"The 14th International Tournee of Animation," which begins a brief engagement today at the Biograph, sounds more imposing than it plays. An anthology of 18 animated shorts packaged by Prescott Wright, an independent importer and distributor from San Francisco, the collection requires extraordinary tolerance -- even from patrons already motivated by a special interest in animation.
The uneven, miscellaneous nature of the compilation isn't enhanced by the somewhat ragged 16mm print Wright has shipped to the Biograph. Although the package is dedicated to the late British animator George Dunning, best known as the supervising director on "Yellow Submarien," the tribute is undermined by the stains and blotches that deface his 1962 short "Flying Man," a fleeting achievement at best. It looks as if someone might have used this copy of "Flying Man" to mop up spills on the lab floor.
The absence of subtitles makes a few European contributions -- like the elaborate, intrigbuing French film "Crossing the Atlantic in a Small Boat," a grand-prize winner at the Ottawa animation festival two years ago -- even more enigmatic than intended. Happily, the Yugoslav "Inside and Outside," a considerable improvement on the idea of flying man, and the Dutch "Oh My Darling," an Oscar nominee, have straightforward scenarios whose themes can be expressed completely in pictorial terms. "Satiemania," a second entry from the animation studio at Zagreb, Yugoslavia, transcends narrative by attempting to sustain an abstract, fluid pictorial dream state, or perhaps tipsy state, with passages from French composer Erik Satie inspiring a handsomely smeary, evanescent set of images recalling Bohemian Paris around the turn of the century.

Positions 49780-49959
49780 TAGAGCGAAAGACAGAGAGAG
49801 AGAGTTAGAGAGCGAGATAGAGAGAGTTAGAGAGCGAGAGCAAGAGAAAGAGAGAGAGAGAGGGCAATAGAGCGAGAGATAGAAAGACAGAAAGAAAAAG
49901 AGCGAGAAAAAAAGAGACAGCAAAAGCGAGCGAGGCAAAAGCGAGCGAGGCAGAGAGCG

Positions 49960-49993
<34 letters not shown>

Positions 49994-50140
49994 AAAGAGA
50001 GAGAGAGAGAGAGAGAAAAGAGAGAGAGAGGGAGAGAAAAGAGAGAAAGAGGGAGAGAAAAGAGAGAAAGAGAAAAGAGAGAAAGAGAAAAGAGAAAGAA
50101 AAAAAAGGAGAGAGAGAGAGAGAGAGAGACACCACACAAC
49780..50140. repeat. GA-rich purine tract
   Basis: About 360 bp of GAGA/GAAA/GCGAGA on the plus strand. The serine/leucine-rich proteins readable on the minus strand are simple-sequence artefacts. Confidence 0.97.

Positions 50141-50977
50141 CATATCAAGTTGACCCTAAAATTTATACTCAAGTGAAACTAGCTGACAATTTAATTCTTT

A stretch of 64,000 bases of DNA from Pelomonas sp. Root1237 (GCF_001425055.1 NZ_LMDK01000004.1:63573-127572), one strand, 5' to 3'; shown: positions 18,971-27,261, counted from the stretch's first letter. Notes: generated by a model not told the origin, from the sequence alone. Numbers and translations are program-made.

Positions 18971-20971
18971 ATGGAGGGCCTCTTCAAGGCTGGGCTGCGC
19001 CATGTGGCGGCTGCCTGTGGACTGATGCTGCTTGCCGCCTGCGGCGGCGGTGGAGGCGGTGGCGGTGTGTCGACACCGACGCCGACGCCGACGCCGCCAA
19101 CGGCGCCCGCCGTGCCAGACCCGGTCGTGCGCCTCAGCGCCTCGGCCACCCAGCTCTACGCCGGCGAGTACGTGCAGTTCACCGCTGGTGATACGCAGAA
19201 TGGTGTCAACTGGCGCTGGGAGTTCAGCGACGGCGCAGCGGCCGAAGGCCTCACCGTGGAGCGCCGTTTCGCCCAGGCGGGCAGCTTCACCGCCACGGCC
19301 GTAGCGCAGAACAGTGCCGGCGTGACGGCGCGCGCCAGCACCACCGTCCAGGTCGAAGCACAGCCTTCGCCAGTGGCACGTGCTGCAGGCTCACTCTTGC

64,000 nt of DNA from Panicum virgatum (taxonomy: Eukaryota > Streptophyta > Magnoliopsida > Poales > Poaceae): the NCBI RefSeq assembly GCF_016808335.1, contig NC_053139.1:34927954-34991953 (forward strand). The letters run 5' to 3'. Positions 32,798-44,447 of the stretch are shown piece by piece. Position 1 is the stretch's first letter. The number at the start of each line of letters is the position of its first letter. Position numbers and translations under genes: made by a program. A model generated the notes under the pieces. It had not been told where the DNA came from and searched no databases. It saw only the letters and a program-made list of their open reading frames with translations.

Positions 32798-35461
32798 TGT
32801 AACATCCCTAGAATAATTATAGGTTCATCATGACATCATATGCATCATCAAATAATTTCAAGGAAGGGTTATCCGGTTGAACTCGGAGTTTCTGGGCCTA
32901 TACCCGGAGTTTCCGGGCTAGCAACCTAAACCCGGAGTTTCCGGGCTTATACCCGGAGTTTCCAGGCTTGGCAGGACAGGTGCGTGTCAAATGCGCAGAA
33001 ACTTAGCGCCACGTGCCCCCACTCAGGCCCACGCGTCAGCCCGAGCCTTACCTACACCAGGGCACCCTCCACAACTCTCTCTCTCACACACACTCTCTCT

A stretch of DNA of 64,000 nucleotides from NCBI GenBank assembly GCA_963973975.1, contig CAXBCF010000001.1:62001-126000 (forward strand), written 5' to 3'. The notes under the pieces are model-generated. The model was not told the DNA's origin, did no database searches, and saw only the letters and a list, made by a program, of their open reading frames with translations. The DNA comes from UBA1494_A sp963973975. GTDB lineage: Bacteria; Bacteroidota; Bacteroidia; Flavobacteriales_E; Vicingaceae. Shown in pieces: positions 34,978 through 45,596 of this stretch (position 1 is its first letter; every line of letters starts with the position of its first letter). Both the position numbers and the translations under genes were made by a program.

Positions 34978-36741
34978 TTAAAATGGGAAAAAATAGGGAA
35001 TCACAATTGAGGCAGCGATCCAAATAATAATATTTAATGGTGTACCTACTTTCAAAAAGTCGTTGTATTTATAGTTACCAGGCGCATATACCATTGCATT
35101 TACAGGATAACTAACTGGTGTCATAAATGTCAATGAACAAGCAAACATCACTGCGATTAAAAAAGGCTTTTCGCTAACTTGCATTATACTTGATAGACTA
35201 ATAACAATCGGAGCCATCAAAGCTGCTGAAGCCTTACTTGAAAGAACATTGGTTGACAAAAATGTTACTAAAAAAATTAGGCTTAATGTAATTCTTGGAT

Spotty as it is, the compilation is not without bright spots. The most inventive American contribution is John Canemaker's "Confessions of a Star Dreamer," which takes amusing advantage of the vainglorious conversation of an aspiring actress, Diane Gardner. Although it's something of a ringer, the pixilated comic short "Once Upon a Time" by Kevin Dole and Marion Kramer of Chicago is clever and enjoyable. In this context "pixilated" refers to a kind of stop-motion animation that is imposed on live-action footage. Strictly speaking, it isn't animation, because inanimate objects or drawings are not being transformed into moving images; real-life movement is edited in such a way as to suggest stop-motion animation for humorous effect. Nevertheless, to the credit of Dole and Kramer, their technique is good enough to achieve swift, funny distortions of movement, something akin to a one-reel silent slapstick comedy that flickers deliberately.
The package includes "Special Deliver," a shaggy-dog cartoon from John Weldon and Eunice Macauley of the National Film Board of Canada that won the 1978 Academy Award for animation. Another Canadian entry, "Why Me?," is less entertaining and accomplished but has a certain curiosity value, since it duplicates the plot of the Burt Reynolds-Jerry Belson black comedy "The End."
The most enjoyable section of the anthology is the 10 minutes or so devoted to animated commercials, the most impressive being Richard Williams' famous collaboration with illustrator Frank Frazetta for Jovan cologne and a supremely witty Williams creation for . . . well, one shouldn't reveal who for, because the sponsor is identified only at the very end of an elaborate, boldly drawn pictorial essay on the training and traditions of Cossacks. An elegant piece of advertising art, enough to make one regret the apparent unavailability of the product on this side of the Atlantic.